AI may still seem like a far-flung concept, but in cybersecurity it’s already a reality.
AI may still seem like a far-flung concept, but in cybersecurity it’s already a reality.

From “cognitive” to “Cognitive”

Some technologists believe that to truly fulfill its promise, AI solutions must graduate from little “c” to what IBM calls “Cognitive with a big ‘C.'”

Such solutions will be able to comprehend a mix of both structured data (e.g. data plugged into relational databases and spreadsheets) and unstructured data, including text-heavy reports written in natural-language, in order to make informed recommendations, diagnoses and even predictions.

Of course, this involves supervised training – a painstaking process during which AIs like Watson must process thousands of documents and essentially be taught how to contextualize terms as a human would. For instance, said Kelley, the term IP could mean “Internet Protocol” in one natural-language document, and intellectual property in another – but Watson needs to distinguish the difference.

“Training correctly requires a very focused team dedicated to finding the ‘truth' on a specific problem,” said Cylance's Permeh. “Each problem has different approaches, but a few key elements are necessary. Having enough realistic data to train is very important, as is having enough to test. Having a deep enough understanding of your data in a way to create effective representations is necessary as well.”

With that said, training your AI to solve a problem won't be very effective if you haven't properly defined the problem in the first place. “Overly generalized or fuzzy problems get weak answers,” Permeh cautioned. “Complex real world problems rarely fit into simple models, and so AI systems that are overly simplistic fail in undefined ways.”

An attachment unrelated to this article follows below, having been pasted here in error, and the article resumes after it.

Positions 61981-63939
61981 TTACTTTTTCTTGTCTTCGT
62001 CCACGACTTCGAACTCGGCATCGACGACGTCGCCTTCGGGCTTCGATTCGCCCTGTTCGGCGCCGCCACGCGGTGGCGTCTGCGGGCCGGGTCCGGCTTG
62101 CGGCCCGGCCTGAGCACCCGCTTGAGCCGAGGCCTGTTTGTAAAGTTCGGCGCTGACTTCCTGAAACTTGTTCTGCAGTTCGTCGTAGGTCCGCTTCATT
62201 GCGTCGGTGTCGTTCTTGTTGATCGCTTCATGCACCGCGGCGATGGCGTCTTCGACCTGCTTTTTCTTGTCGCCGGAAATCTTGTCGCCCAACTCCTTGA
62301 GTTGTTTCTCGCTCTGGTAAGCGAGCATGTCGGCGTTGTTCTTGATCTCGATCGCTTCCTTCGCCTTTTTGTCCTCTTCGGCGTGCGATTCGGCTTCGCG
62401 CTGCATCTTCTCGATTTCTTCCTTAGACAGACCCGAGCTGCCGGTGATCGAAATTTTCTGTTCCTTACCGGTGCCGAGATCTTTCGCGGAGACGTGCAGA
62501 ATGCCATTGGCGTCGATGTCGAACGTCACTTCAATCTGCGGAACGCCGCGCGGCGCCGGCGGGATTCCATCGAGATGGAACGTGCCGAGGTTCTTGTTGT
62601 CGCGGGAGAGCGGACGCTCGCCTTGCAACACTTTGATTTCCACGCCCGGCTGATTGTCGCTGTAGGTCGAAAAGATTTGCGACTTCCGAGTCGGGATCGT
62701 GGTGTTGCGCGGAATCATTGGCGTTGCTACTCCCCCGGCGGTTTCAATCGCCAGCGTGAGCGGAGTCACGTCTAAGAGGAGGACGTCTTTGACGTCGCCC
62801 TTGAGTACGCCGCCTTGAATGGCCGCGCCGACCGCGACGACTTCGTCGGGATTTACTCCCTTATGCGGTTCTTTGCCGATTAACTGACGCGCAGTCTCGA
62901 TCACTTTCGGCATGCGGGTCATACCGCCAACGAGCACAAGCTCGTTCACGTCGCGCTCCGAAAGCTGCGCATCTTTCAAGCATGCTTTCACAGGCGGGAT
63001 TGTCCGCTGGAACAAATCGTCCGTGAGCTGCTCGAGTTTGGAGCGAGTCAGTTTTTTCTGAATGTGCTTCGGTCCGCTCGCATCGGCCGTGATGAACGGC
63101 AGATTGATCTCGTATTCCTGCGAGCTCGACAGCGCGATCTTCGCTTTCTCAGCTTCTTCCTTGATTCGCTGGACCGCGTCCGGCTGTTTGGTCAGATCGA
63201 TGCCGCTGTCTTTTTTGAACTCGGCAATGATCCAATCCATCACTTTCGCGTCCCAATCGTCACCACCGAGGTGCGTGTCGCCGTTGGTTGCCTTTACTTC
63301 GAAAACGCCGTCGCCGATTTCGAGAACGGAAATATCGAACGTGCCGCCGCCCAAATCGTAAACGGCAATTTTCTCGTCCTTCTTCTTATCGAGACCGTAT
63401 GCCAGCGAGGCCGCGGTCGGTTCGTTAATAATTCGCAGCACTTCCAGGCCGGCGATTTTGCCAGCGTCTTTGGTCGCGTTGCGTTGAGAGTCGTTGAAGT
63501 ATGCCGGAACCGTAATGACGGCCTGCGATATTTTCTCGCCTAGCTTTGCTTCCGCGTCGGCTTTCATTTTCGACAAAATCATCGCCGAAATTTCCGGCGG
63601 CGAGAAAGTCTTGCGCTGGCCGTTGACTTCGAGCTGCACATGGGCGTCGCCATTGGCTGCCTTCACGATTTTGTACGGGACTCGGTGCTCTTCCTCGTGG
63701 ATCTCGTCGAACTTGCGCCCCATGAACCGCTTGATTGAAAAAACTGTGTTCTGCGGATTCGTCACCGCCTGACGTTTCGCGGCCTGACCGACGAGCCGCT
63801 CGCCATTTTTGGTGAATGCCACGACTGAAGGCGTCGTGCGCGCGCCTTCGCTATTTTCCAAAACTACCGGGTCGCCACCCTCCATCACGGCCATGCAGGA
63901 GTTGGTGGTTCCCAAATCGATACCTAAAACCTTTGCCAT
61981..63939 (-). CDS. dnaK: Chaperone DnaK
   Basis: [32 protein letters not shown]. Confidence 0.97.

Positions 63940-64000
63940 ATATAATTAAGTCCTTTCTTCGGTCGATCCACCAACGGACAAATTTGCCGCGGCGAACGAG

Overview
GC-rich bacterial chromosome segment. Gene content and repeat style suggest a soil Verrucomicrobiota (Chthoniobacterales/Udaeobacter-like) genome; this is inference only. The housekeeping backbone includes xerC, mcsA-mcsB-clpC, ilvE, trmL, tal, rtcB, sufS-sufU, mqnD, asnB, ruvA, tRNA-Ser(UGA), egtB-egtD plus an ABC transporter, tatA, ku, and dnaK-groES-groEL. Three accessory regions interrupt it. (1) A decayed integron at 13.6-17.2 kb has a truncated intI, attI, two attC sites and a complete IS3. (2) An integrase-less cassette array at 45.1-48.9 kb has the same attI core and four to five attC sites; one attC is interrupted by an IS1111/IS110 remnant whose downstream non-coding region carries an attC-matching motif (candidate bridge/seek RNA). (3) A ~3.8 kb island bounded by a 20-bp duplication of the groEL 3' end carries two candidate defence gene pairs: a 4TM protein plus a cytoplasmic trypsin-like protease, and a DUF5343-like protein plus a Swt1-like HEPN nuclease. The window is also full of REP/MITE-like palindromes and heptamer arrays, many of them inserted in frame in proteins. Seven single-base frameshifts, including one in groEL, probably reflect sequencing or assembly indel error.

Derek Manky, global security strategist at Fortinet, similarly cited the need for ample, high-quality intelligence as a key challenge for AI programmers.

“Cyberthreat intelligence today is highly prone to false positives due to the volatile nature of the Internet of Things,” Manky told SC Media. “Threats can change within seconds, a machine can be clean one second, infected the next, and back to clean again full cycle in very low latency. Enhancing the quality of threat intelligence is critically important as we pass more control to artificial intelligence to do the work that humans otherwise would do."

Despite the laborious prep work that building an AI platform entails, many believe the end result is worth the Herculean effort.

Indeed, a study published in December 2016 by Recorded Future offered a tantalizing glimpse of AI's future. The threat intelligence firm developed a supervised machine learning model that is able to predict future cybercriminal activity on certain IP addresses by combining historical data from threat lists and other technical intelligence with current-day information gleaned from open-source intelligence (OSINT) sources, including reports of neighboring IP addresses that exhibit malicious behavior.

In a 2016 trial of this cognitive learning technology – also known as a support vector network – more than 25 percent of 500 previously unseen IP addresses that the AI flagged as risky ultimately turned up reported by open-source intelligence as malicious within seven days.

For instance, Recorded Future's predictive model flagged the IP address 88.249.184.71 with a high-risk score on Oct. 4. It took until Oct. 14 – a full 10 days later – before that address finally appeared on a threat list as the host of a command-and-control server linked to the DarkComet remote access trojan.